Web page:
Most over-hyped technology trends wear out their welcome pretty quickly, which should make skeptics among us wary about Big Data. However, while Big Data is being touted as the latest trend that will change the world, the skeptics aren’t as, well, skeptical as they were about cloud and social.

That’s probably because Big Data is generating real-world wins for the companies embracing it. Already, Big Data analytics is starting to fundamentally change such disparate disciplines as pharmaceutical research, sales and marketing, and product development.

Many use cases, such as smart cities and driverless cars, even get us excited about a Jetsons-like existence where the world around us seems to anticipate our needs. Those scenarios may be the future of Big Data, but they’re not the “now” of Big Data.

“There’s a big difference between what is technologically feasible and what is practical,” says Don DeLoach, CEO of Infobright, a data analytics company. “Look at two trends driving Big Data: Internet of Things and Machine to Machine communications. Both have been around for a long time, but the increasing sophistication of sensors and a corresponding drop in price, along with the proliferation of various wireless communications options, means that what was once technologically possible in theory is now becoming practical.”

MORE ON NETWORK WORLD: Big data's biggest challenges

Some of our most ambitious Big Data dreams just haven’t entered into the realm of the practical yet. The technology is there for a self-driving car, but the infrastructure is not. Yet, the now is still pretty compelling.

“If you want to keep track of what’s really happening with Big Data, just follow the money,” DeLoach said. “Where ROI is the most obvious, that’s where people will invest.” And invest they have.

The ROI for Big Data in health care, vehicle telematics, and online marketing is already clear. That doesn’t mean we won’t eventually see driverless cars and super-smart cities. It just means they’re not yet practical enough to attract large-scale investments.

Here are five Big Data projects that are straddling the line between the practical and the pie-in-the-sky possible, and these projects, or ones like them, could very well change your life:

The Human Genome Project revolutionizes medicine

When the Human Genome Project got off the ground in 1990, we didn’t think of it as a Big Data project, but that’s what it was. By the time a complete human genome was mapped in 2003, some of the precursors to the Big Data movement had already started to percolate in the tech world.

So, it’s no surprise that the health care and pharmaceutical sectors are two of the most aggressive early adopters of Big Data tools, since there’s already a successful track record in place.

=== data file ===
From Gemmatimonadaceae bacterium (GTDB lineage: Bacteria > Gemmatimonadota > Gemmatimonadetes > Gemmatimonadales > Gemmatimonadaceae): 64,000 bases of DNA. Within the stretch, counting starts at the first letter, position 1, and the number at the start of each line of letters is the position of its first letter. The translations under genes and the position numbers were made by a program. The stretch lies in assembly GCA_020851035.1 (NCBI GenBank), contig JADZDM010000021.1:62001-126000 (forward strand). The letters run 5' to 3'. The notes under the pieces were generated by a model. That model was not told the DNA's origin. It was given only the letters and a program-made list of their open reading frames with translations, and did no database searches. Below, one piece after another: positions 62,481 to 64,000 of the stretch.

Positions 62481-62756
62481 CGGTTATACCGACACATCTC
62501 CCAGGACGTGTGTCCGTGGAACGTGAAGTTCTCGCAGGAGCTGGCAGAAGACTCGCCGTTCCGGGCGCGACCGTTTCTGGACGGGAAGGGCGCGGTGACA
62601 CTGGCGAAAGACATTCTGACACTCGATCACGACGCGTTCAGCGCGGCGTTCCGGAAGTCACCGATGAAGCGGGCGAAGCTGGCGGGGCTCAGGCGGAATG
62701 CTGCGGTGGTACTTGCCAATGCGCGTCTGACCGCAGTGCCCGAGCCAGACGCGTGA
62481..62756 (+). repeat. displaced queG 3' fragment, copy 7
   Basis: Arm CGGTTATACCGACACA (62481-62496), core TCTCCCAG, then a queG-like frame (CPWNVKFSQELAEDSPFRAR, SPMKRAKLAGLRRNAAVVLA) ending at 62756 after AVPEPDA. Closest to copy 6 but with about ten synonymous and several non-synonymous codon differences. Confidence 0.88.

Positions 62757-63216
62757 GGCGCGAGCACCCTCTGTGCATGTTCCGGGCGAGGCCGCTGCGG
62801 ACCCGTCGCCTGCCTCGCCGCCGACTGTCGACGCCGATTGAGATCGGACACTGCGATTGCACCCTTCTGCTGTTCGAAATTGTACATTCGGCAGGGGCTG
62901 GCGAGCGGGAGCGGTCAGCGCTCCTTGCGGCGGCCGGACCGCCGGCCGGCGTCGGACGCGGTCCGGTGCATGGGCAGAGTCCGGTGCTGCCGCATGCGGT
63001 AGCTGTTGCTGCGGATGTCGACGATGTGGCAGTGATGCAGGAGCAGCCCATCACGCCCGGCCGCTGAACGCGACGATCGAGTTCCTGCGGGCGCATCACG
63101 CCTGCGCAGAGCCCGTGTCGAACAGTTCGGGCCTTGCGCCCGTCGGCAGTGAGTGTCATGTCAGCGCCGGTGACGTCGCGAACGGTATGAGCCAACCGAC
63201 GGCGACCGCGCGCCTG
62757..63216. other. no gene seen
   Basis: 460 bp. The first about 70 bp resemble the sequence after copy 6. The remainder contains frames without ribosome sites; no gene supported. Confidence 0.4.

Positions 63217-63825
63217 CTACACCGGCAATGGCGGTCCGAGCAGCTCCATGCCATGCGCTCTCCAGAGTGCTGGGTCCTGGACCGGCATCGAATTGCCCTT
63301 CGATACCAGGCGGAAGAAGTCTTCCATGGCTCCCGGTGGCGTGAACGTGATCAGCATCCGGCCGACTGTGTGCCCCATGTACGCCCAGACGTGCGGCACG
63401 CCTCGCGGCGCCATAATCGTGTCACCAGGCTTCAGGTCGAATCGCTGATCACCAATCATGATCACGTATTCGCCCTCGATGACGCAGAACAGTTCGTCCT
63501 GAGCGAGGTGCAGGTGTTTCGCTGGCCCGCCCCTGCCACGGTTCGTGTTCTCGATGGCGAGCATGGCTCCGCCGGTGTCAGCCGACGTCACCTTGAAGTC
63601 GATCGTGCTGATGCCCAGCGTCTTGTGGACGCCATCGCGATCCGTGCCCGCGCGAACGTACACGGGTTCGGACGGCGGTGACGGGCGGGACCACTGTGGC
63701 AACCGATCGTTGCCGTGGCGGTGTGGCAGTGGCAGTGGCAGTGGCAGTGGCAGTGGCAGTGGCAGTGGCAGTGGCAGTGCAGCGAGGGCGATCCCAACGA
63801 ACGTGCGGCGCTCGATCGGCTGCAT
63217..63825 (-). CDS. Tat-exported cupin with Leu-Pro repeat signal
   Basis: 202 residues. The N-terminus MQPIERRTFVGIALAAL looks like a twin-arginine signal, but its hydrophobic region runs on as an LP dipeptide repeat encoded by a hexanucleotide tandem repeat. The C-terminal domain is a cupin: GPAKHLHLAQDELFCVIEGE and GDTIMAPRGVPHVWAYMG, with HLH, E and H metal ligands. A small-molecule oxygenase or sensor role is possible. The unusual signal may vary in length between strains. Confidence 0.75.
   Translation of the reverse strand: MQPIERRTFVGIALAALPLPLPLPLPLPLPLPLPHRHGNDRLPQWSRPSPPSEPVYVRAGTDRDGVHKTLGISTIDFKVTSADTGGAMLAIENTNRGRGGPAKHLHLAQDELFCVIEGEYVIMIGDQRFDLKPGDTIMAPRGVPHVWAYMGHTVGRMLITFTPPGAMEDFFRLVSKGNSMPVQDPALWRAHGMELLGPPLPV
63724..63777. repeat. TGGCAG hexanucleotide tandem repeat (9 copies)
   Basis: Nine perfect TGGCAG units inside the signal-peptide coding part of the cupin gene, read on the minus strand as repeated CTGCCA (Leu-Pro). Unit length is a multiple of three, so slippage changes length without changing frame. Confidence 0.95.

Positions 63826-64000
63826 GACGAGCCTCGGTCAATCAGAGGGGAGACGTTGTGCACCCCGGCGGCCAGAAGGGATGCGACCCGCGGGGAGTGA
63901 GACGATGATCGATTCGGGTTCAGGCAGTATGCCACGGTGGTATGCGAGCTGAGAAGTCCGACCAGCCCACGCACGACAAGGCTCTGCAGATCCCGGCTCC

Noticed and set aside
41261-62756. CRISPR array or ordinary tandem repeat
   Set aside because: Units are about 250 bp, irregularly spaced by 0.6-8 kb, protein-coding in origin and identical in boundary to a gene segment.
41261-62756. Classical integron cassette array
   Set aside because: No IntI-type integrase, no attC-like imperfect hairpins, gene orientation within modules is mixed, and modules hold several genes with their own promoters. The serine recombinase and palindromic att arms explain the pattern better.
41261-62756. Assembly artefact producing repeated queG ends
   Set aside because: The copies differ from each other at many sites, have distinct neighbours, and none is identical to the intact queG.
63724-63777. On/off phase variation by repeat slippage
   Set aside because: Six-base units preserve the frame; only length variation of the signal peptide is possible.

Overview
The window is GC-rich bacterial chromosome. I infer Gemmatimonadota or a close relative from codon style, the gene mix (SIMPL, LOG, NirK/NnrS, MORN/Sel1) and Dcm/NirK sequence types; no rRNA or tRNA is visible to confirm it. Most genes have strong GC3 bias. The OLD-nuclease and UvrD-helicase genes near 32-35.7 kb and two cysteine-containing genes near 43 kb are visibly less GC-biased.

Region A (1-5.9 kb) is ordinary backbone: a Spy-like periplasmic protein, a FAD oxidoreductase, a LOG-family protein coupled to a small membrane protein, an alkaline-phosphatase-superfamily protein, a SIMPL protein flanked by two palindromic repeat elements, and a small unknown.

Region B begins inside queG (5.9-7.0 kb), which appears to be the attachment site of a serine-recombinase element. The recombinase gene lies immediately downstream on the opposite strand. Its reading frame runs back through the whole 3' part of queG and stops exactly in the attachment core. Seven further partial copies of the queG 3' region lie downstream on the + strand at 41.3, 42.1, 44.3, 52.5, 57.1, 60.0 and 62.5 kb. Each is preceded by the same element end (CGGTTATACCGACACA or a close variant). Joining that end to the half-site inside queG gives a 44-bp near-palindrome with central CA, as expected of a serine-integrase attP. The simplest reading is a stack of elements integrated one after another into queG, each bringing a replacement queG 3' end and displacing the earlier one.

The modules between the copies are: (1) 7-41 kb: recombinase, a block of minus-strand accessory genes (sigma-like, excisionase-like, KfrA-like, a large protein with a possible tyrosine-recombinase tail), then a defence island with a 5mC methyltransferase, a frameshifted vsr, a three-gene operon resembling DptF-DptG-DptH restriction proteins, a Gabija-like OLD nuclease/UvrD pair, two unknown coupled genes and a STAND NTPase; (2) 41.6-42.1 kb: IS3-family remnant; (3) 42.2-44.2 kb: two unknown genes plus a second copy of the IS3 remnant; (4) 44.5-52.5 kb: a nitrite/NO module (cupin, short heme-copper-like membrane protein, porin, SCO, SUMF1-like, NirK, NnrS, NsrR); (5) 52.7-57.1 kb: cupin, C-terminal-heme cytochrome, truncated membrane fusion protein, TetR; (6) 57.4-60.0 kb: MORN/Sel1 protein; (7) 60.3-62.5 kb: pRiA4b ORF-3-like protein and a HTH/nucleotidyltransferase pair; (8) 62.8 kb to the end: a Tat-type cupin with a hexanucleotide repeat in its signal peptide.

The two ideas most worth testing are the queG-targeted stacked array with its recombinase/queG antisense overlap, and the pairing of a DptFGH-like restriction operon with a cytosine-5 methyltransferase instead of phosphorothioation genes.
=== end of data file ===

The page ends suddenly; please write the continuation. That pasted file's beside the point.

The Human Genome Project has also illustrated a sort of Moore’s Law of Big Data. You can already get an incomplete, but useful, snapshot of your genome from sites like 23andMe for $100 or less, and the push to drive down the cost of mapping your entire personal genome for that same price is already well underway. Prices have fallen each and every year. You can map your complete genome now for somewhere between $1,000 and $5,000. Back in 2007, this would have cost you $1 million, minimum.

Emory University Hospital and IBM develop ICU of the future

Emory University Hospital is using software from IBM and Excel Medical Electronics (EME) for a research project that has a goal of creating advanced, predictive medical care for critical patients through real-time streaming analytics.

Emory is testing a new system that can identify patterns in physiological data in order to instantly alert clinicians to danger signs in patients. In a typical ICU, a dozen different streams of medical data light up the monitors at a patient’s bedside – including heart physiology, respiration, brain waves, and blood pressure. This constant feed of vital signs is transmitted as waves and numbers and routinely displayed on computer screens at every bedside. Currently, it’s up to doctors and nurses to rapidly process and analyze all this information in order to make medical decisions.

Today, any small deviation from the norm, which could be an early warning sign, usually goes unnoticed.

The system being piloted at Emory uses EME’s BedMasterEX, IBM InfoSphere Streams, and Emory’s analytics engine to collect and analyze physiological patient data in real time. The new system will enable clinicians to acquire, analyze, and correlate medical data at a volume more quickly than they could even dream of a few years back.

“Accessing and drawing insights from real-time data can mean life and death for a patient,” says Tim Buchman, MD, PhD, and director of critical care at Emory University Hospital. “Through this new system we will be able to analyze thousands of streaming data points and act on those insights to make better decisions about which patient needs our immediate attention and how to treat that patient. It’s making us much smarter in our approach to critical care.”

Penn State’s Salis Lab helps researchers engineer synthetic organisms

Howard M. Salis, an assistant professor in Penn State University’s chemical engineering department, taught himself how to code and built a high-performance computing web portal, the Salis Lab, that enables researchers in the synthetic biology and metabolic engineering fields to use computational methods to design synthetic organisms.